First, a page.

a benefit of slowing down

Better one handful with tranquillity
than two handfuls with toil
and chasing after the wind.

Ecclesiastes 4:6

Life is busy, sometimes quite demanding. We have automation nowadays, but that only increases expectations of more efficiency at less cost. And with that comes pressure to make it work. But I think a lot of that pressure we impose on ourselves. And that’s related to all our other expectations to succeed and even excel, to be better than someone else, to uphold our own imagined high view of ourselves or our ability, or the reputation we’ve gained.

When you read the book of Ecclesiastes, that’s all poppycock. Just a waste of time, effort, literally a passing breath. The text above tells us it’s better to have less with tranquility, rest, or quiet (compare NIV with NASB and NRSV from link above). It depends on how one translates it, but the idea is essentially the same. Putting one’s whole heart and life into something doesn’t mean what we’ve thought and maybe been taught: to run ourselves ragged.

This is not at all downplaying the importance of hard work and diligence. But it’s saying that we need to do so out of heart of tranquility, rest and quiet. And I think for most all of us, certainly for me, that means we have to slow down. Part of slowing down is not only physical, but inward. We pause, become more thoughtful. We pull out the stops here and there when need be, but we’re willing to shut the operation down rather than try to do what is barely manageable, if at all.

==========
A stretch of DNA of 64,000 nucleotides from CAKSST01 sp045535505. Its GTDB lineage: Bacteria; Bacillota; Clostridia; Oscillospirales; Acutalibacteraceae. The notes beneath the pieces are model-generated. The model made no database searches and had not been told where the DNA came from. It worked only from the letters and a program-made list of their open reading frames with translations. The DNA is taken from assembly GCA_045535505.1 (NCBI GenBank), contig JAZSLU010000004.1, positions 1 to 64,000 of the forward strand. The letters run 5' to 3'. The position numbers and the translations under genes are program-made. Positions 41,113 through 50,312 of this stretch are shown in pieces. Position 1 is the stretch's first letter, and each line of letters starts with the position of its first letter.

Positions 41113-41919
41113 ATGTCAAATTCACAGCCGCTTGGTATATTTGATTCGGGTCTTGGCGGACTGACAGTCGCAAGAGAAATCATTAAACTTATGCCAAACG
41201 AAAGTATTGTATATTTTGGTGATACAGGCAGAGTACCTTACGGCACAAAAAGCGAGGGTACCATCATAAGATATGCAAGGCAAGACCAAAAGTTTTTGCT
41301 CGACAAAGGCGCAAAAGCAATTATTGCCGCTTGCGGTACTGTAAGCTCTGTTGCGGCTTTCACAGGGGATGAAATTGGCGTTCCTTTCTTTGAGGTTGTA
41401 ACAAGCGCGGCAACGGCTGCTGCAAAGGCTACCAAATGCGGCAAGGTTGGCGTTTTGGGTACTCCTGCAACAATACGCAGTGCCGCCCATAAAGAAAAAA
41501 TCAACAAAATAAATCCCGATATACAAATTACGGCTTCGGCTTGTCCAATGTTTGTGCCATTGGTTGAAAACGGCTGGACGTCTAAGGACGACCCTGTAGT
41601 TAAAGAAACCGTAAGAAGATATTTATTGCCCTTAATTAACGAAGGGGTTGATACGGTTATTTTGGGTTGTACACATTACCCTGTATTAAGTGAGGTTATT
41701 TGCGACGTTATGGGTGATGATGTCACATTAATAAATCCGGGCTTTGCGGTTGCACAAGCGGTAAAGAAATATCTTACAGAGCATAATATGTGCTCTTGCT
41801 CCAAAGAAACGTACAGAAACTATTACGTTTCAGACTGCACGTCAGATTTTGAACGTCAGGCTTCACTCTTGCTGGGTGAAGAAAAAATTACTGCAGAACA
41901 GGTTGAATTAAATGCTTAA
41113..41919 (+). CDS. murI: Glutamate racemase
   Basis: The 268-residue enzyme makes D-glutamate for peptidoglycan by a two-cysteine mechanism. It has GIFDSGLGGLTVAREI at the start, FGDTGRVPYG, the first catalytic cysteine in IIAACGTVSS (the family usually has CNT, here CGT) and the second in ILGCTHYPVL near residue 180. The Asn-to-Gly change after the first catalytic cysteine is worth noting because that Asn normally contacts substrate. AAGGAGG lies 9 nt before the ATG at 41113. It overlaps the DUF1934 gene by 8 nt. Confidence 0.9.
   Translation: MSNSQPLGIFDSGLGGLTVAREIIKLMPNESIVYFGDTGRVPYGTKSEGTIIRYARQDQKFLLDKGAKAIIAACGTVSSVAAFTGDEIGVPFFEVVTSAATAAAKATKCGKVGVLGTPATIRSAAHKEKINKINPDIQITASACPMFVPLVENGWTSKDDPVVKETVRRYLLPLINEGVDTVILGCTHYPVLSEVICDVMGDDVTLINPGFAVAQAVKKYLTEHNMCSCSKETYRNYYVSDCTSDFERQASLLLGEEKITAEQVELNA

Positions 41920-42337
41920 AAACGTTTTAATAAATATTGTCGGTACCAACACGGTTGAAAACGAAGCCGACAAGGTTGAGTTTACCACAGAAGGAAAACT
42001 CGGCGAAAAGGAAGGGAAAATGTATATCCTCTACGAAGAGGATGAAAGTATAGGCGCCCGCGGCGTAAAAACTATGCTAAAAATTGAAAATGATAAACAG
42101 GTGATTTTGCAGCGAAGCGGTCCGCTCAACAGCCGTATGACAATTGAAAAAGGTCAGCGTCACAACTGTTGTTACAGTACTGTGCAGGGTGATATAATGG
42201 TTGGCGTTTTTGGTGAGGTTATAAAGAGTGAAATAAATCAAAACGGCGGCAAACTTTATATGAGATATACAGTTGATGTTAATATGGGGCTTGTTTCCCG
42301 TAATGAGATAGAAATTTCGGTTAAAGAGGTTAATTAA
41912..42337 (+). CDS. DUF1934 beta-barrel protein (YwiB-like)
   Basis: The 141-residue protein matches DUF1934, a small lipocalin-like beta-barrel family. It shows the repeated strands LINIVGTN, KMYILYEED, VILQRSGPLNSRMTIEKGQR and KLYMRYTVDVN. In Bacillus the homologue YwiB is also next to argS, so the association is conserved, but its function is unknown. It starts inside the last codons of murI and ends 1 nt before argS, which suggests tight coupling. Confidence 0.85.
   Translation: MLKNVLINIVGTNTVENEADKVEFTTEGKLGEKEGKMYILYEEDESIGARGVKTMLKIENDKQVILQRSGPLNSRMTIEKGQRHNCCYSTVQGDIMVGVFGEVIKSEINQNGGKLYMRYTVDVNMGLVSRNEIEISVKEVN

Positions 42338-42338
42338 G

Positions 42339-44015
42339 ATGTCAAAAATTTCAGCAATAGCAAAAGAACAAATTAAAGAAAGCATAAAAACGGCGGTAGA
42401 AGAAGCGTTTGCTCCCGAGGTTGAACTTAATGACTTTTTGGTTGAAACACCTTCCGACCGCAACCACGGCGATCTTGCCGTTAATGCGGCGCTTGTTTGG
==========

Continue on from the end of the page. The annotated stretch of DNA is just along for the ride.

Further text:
When we refuse to slow down, expectation builds to maybe do better, or keep up what often amounts to a brutal pace. Or we have other expectations, like being better than someone else at this or that, or persuading others that we’re right and they’re wrong, whatever. The list could probably go on and on.

Instead we will do much better if we learn to slow down, be satisfied with something less than before, which actually will become something more. Our tranquility can help others. Our expectation is always from God, not from ourselves. And it’s God’s work, whatever God considers important. Oftentimes that will be a change of heart in ourselves which comes only in stillness and rest as we look to God.

It’s a learning process, not something we can step into easily overnight, but something indeed that we need to do. The same problems exist, but we can now engage them more prayerfully and thoughtfully in faith. And find the rest meant for us in and through Jesus.

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